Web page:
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On Wed, 10 Dec 2003 04:38:13 GMT, Mark & Juanita

I just did one a couple of hours ago. countertop with an inside corner. marked the stop point with tape, fed the material to within about 3 or 4 inches, stopped feeding the sheet. raised the blade to finish the cut (closer to 90 degrees and all). cranked the blade all of the way down before shutting down the saw. all in all it felt very safe. now, this was an almost full sheet of 3/4" plywood, so it had enough weight that kickback was unlikely. if it was something like a 6 or 8" wide board of dimensional material I would have lifted it off of the blade when I got close and finished with a handsaw and chisel.     Bridger
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The _original_ reference to 'stop cuts' expressly stated that you did all the rips first, then cross-cut.
If you have a situation such as:
A B +---------------+--------+-------+ | | | | | (1) | (4) | (6) | | | | | | | +-------+ C D +---------------+ | (7) | | +--------+-------+ E | (2) | (5) | | | | +---------------+--------------+-+ F | |X| | |X| | (3) |X| | |X| +------------------------------+-+ G
If you make the cuts in the order F-G-A-D-E-B-C, you never actually deal with the 'having to turn the saw off and extract the stop-cut piece'. EVEN THOUGH most of the rips do not go the full length of the raw material.
Laying out the above to strictly comply with 'rip, then cross-cut', takes 2 sheets of material, and results in 50+% waste.
The *only* time a stop-cut is indicated is when you _need_ an 'L-shaped' piece; and in that situation, it is -- to the best of _my_ knowledge -- *unavoidable*.
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Doug Winterburn wrote:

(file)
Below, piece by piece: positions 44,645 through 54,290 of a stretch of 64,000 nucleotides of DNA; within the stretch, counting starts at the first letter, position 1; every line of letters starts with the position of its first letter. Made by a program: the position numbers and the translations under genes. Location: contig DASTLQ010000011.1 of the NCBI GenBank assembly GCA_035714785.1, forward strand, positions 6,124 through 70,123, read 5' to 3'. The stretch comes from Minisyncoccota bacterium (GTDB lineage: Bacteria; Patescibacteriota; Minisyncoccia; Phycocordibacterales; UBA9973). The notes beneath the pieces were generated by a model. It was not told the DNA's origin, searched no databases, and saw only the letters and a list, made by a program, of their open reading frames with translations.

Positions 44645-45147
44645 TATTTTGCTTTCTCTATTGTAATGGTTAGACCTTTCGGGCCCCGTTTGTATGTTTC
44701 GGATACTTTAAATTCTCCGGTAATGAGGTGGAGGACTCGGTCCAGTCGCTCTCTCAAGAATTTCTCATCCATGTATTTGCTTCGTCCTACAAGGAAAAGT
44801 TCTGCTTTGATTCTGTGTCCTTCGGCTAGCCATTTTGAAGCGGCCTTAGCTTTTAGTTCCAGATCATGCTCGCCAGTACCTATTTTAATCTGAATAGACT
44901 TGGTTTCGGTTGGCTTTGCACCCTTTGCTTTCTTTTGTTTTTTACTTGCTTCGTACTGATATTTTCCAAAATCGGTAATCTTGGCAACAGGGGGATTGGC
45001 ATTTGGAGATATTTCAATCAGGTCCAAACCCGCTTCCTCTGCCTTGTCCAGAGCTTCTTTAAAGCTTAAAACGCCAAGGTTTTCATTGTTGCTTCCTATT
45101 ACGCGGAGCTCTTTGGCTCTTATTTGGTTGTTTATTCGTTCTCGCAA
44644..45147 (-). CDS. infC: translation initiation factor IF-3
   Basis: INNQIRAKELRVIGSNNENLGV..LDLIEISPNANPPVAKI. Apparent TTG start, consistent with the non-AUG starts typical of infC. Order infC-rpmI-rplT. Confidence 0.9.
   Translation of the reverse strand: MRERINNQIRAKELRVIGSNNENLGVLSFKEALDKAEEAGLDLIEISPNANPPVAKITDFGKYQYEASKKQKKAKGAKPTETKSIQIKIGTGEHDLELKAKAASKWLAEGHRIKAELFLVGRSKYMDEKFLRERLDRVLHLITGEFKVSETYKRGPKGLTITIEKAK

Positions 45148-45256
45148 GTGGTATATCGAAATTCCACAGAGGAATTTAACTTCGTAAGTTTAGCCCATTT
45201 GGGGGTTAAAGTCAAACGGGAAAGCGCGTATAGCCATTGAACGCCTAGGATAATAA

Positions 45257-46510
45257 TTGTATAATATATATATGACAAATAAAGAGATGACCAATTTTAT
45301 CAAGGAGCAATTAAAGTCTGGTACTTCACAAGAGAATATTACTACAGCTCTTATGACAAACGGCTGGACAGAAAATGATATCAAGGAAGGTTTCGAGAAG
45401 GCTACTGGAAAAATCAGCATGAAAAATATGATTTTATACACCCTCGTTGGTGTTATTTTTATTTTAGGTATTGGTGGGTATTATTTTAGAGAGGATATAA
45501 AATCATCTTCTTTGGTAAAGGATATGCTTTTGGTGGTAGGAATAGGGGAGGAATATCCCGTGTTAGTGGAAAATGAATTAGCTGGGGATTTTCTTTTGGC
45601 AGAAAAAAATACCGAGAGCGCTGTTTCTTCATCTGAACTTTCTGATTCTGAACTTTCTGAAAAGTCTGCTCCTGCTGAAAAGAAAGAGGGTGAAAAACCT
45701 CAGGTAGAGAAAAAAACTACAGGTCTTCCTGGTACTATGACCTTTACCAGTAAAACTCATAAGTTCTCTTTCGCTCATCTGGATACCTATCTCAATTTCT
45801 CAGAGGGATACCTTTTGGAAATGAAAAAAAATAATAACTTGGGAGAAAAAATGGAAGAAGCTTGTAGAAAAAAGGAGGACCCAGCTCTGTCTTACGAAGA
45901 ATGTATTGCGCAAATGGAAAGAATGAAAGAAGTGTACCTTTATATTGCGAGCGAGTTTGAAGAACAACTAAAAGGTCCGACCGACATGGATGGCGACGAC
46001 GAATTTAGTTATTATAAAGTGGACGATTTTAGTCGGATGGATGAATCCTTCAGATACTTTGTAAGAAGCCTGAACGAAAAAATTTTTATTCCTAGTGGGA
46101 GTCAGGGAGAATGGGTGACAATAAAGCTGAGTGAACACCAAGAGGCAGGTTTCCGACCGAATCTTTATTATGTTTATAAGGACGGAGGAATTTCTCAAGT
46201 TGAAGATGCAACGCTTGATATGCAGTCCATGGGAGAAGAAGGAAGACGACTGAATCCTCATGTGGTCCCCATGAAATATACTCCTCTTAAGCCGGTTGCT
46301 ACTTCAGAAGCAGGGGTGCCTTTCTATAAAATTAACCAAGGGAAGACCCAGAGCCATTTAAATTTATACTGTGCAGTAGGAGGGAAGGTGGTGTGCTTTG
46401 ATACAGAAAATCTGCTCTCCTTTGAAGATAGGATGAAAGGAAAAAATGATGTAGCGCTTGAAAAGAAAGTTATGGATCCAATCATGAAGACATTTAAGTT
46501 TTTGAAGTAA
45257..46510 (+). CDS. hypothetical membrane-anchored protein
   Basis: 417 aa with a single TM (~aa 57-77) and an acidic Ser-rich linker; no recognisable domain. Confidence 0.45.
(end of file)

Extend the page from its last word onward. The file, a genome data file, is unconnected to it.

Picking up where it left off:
About the various types and sizes... I'm not quite getting what a cutlist program should do in this area. I create a list of parts, and it tells me what size board/how many to buy, or I specify the board and it helps me figure out what parts I can cut out of it?
With random length/width hardwoods, this is something that needs real thought. As a user, I'd probably want to be able to build a database of stock I have available for the project at hand, and let it pick what goes where.
Since we're dealing with two dimensions (at least, that's as far as I'm thinking right now) it doesn't much matter whether it's a board or a sheet.
I'm thinking of Board objects that have a length, width, and grain orientation property, including "no grain" as an option. This kind of object could represent anything from walnut to plywood to MDF.

Definitely. I'm thinking for convenience predefine standard and thin, then have a user-specified option.
I'm thinking we want to stay away from floating point and potential rounding errors and big headaches. I'm thinking 1/64" resolution, and track all dimensions internally as 64ths. We should allow for Metric measurements for the whole rest of the planet too, which is something that needs some thought. Use Imperial internally, convert to Metric as needed. Use Metric internally, convert to Imperial as needed, or work with whichever system internally. Since this is Linuxdom, we should probably default to Metric, or take the preference from the locale.

Does thickness matter? Things get much more complicated in three dimensions.
Should have a quick and dirty typing mode, and a pointy clicky typing impaired mode.

URL? I haven't heard of it. OK, I'll STFW. Anyway, I agree on principle. In the long term, it should probably export to useful formats too. Browsing the abstracts after a google search, it seems some of the Windows programs can be used to export files that can be fed to CNC equipment. Lots of research needed, and I would put that as a late cycle feature.